Runbooks Requirements and Guidelines

This page provides guidelines for creating or updating a Runbook. For high-level "meta" documentation about the Runbooks application suite (i.e. how it works "under the covers"), see RunbooksOverview.


Below are the requirements and guidelines to follow when writing runbooks entries. Please feel free to add more. If you have objections to one or more of the guidelines below, let's talk about it.


What is a Runbook?

choice-yes Runbooks Are concise specific steps for Triage personnel to use as a first line of defense.

choice-no Runbooks Are NOT detailed descriptive instructions for Service Engineers and property owners.

Push the button: get the banana

Write as if you are explaining to someone who is inexperienced with troubleshooting your property (e.g. your manager or a temp).

Make the instructions clear, concise, complete, and specific. Our SLA (alert to resolution) is 20 minutes.

See Examples as well as our Canonical Sample Runbook.

choice-no IMPORTANT - *If the only step is "Escalate", please change monitoring so that alerts go directly to the SE or the developer.*

What If There's Just One Thing to Do?

Q _My procedure is so simple. "If you see this alert, restart Apache. If that doesn't work (and it almost always works), escalate." Do I have to create a whole Runbook?_

A No. If you can truly keep it to two steps (or better yet, one!), with no decisions to make, just update the triage map directly. IMPORTANT - If the only step is "Escalate", please change monitoring so that alerts go directly to the SE or the developer.

Requirements for Every Runbook

Every Runbook must have:

  • Problem Definition
    Summarize, but be precise.
The problem description
  • The Error / Alert
    A general example is good; a specific example is better.
The error
  • Steps to Resolve
    Fewer is better. Follow the guidelines below.
The Steps
  • Steps to follow if resolution does not work
    Now what?
If the resolution fails

Guidelines for Writing Procedures

Push the button, get the banana

Clear, Concise, Complete, and Specific

  • Make the instructions clear, concise, complete, and specific.

Remember your Audience

  • The person reading these instructions will be under time pressure. Our SLA is 20 minutes from alert to resolution (or escalation)!

  • He or she most likely does not understand the property as well as the property owner..

  • Write as if you are explaining to someone who is inexperienced with troubleshooting your property (e.g. your manager or a temp).

Background vs. Action

  • Summarize any background information in the "executive summary" field of the attached form. (Always include a brief description of the problem in this section.)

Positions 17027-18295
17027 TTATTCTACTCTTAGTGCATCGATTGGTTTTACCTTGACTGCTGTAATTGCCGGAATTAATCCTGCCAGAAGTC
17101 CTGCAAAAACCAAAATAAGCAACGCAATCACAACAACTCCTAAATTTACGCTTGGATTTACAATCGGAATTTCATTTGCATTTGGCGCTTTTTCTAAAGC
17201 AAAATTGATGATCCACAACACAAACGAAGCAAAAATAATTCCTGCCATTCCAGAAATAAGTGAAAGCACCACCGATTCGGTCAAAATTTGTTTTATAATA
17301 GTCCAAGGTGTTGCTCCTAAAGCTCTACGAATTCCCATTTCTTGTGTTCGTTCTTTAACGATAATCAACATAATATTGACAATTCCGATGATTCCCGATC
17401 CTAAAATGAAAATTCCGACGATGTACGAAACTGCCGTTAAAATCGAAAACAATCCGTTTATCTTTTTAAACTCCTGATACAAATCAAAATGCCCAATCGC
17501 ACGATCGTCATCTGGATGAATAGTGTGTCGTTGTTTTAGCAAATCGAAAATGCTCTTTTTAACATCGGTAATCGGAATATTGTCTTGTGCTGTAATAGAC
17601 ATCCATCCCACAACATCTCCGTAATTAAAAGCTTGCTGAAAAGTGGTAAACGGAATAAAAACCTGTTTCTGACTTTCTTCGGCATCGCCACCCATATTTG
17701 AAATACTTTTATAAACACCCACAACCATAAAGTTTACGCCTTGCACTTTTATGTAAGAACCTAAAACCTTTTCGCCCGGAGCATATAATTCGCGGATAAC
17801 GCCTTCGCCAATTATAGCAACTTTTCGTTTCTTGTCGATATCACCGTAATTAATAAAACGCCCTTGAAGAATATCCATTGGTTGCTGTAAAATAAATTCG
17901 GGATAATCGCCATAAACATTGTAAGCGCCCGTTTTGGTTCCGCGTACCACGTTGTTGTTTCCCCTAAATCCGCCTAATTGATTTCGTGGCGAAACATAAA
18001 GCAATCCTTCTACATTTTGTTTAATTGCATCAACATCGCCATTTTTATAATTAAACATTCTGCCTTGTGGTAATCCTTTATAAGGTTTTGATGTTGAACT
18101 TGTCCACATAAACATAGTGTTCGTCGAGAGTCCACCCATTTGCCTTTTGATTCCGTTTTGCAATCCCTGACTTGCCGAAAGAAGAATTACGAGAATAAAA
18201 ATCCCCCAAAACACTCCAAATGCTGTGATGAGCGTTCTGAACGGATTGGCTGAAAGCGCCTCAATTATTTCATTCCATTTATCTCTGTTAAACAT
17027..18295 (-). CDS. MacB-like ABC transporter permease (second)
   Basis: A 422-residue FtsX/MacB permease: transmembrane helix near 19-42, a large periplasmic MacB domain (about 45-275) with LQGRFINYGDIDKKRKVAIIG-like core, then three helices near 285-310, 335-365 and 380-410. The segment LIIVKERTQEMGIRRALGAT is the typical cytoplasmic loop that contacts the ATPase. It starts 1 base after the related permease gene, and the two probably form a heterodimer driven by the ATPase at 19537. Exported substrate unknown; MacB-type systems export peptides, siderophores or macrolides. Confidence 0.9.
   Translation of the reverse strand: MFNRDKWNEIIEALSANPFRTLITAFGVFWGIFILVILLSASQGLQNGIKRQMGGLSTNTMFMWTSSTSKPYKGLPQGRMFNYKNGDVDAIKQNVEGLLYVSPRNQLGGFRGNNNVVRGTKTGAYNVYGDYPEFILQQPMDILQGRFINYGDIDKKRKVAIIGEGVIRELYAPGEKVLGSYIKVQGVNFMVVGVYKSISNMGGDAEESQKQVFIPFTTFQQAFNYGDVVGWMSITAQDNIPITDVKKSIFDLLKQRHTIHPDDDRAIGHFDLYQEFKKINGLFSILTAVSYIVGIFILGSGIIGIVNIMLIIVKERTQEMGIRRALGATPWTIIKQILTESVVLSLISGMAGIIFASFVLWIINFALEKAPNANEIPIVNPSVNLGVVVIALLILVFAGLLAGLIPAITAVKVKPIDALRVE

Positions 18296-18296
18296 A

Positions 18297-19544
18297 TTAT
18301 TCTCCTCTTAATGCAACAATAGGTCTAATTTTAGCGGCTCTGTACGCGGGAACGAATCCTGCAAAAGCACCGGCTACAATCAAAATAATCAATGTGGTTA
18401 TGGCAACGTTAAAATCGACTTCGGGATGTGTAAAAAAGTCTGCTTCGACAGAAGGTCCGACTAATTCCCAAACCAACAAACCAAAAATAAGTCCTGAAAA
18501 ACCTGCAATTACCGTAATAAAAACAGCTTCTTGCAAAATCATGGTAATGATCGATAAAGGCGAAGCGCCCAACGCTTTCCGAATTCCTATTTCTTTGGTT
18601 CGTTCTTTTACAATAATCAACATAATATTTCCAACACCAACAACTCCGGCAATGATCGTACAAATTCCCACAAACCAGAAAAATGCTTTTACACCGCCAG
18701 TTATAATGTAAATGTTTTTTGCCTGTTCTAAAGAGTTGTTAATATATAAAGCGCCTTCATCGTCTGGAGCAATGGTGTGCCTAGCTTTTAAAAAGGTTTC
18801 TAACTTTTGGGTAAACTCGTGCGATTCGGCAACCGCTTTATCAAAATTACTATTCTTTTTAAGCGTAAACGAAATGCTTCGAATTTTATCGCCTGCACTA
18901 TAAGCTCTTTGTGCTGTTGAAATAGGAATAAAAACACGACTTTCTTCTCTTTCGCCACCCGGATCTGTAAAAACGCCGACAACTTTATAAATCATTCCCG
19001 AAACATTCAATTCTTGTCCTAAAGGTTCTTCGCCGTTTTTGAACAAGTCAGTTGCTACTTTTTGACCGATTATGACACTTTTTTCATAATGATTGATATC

• The "Steps" section should contain only actions.

Policy Over Choice

Whenever possible, err on the side of Policy over Choice. Choices (options) require more thinking, may require advanced knowledge, and take additional time to consider. The chosen option may not be remembered and may not be logged (i.e. when there are two or more choices, we may not be sure which one someone picked; however, if there is only one, single, prescribed step, we will always "know" what was done.)

  • If you must present options, make it obvious that they are options.
    • If you have more than two options, reconsider.

  • If one choice is favored, list that one first and label it as preferred.

Options

  • If you have more than two if conditions, please discuss the procedure with the Triage team! Remember: err on the side of Policy over Choice.

  • For clarity, repeat any "If..." conditions at the top of any mutually exclusive steps that require a specific condition to be met.
    For example:
   1. If many hosts are alerting, proceed to step 2. 
      If only one host is alerting, skip to step 3.
   2. If many hosts are alerting...
   3. If only one host is alerting...

If it Looks Like a Script...

  • If your instructions look like a script... write a script!

Entering Commands

  • When possible, enter commands in a way that can be easily copied and pasted on a command line.

  • Do not include the prompt in the command

  • If there's a "variable" in the command, write it like this -- (VAR) -- and describe how to replace it with real daa.

    Example:

Fetch the members role:
      roles fetch -members (ROLE)
replacing (ROLE) with the name of the actual role

Writing Instructions

  • Use Imperative / Active voice as much as possible. For example, use "Run", "Do", "Check"... rather than "You can", "you might", "you should"...

  • Break out individual instructions onto new lines for ease of reading. If there is something new to do, place the instruction on a new line.

  • Break out very different instructions into another (numbered) step. Use your judgement about whether an instruction is closely related to a previous item or deserves its own "step".

  • Refer to other runbooks entries using links. e.g. [[RunBk7][submit a maintenance ticket]]

The First Step

A recommended first step for all runbooks:

  • Is this still alerting?

The Last Step

How do we know if the fix worked? What do we do if it didn't?

Formatting

  • Make liberal use of white space. Create instructions that are easy to find, read, understand, and use, quickly and accurately.

  • Use Wiki markup - bold, italic, bullets...

  • Use fixed-width font for code (things to type or sample output).

Examples

We have plenty of examples available for you to look at. Start with RunBk111, our Classic Generic Example. If you want more, peruse the Index of all published runbooks.


Topic revision: r2 - 07 Jan 2015, VickiBrown
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